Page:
Toronto FC put seven years of complete and utter futility behind them on Monday by announcing the signings of Michael Bradley and Jermain Defoe in the same press conference. It doesn’t erase it, but now it’s not at the forefront of discussions about the club… except for Daniel Taylor of The Guardian. He wrote a scathing piece about Defoe’s move, quoting every negative thing ever said about Toronto FC, although neglecting to mention the new brass in place. Even as Defoe fought back against the negative perception, this does raise a global question about where MLS stands at present for players like Defoe, players like Bradley, and where the league stands on the global pedestal. Certainly Taylor has a St. George’s Cross-colored view of what the league is, but what of the star-spangled stripes view, or the view of a general fan? They are changing just as fast as the league is.
Evidently, the English view of the league is still what it was when David Beckham made the bold move to LA: a retirement league. MLS 1.0 was pretty much synonymous with this view. But when Beckham came over (recruited by the same Tim Leiweke that brought in Bradley and Defoe), the league was transformed. Now with major US Men’s National Team players like Clint Dempsey and Michael Bradley coming back, the league has transformed again.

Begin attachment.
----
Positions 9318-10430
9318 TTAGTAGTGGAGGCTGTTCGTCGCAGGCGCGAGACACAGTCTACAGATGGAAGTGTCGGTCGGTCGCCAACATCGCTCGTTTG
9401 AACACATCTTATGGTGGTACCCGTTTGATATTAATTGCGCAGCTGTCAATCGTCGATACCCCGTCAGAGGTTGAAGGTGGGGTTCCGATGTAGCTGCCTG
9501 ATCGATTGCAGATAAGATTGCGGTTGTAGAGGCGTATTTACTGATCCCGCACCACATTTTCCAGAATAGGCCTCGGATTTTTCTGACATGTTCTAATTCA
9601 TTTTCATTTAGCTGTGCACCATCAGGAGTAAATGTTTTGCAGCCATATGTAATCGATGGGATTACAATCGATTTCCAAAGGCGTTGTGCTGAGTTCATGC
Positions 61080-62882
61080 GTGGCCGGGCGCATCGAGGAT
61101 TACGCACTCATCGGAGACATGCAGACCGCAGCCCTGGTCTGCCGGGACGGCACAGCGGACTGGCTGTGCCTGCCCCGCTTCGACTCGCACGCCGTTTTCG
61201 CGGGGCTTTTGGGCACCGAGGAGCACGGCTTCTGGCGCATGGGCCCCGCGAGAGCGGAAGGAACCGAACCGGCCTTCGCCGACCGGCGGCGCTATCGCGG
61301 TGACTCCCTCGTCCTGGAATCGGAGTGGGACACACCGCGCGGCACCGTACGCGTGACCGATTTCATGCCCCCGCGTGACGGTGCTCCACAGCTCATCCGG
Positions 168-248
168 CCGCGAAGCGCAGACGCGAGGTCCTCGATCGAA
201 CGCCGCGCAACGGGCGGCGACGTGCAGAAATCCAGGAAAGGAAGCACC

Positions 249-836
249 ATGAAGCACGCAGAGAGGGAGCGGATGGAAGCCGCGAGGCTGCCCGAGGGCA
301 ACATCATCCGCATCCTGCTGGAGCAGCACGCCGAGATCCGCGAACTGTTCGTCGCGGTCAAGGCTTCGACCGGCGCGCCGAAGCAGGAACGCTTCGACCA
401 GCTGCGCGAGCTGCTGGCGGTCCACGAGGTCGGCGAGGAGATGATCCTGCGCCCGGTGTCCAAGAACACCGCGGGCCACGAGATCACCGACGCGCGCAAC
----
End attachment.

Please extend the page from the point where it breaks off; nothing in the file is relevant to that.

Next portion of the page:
Taylor believes, as do others such as Tottenham manager Tim Sherwood, that Defoe’s World Cup hopes are done because he’s gone to MLS. This is fascinating considering Beckham still played for England after he made the move to LA, and would have been on the plane to South Africa if it wasn’t for his Achilles injury suffered when on loan to AC Milan. Robbie Keane still is banging in goals for Ireland as a Galaxy player just as successfully as he did when he was playing in England too. Was David Beckham by far the best player in MLS during his tenure, as many skeptics would lead you to believe? Many would say no. And Jermain Defoe certainly won’t be the best player in the league when he arrives, or maybe even the best forward. The league is a tougher animal than people in Blighty give it credit for, and this will make Jermain Defoe a better player, even though his World Cup hopes are most likely shot. But what is interesting here is that Defoe certainly had interest from smaller Premier League clubs, but he spurned all of them to come to MLS, which can now be construed as a safer option. So Defoe’s leap of faith is a big one, but is it as big as the player he was introduced with?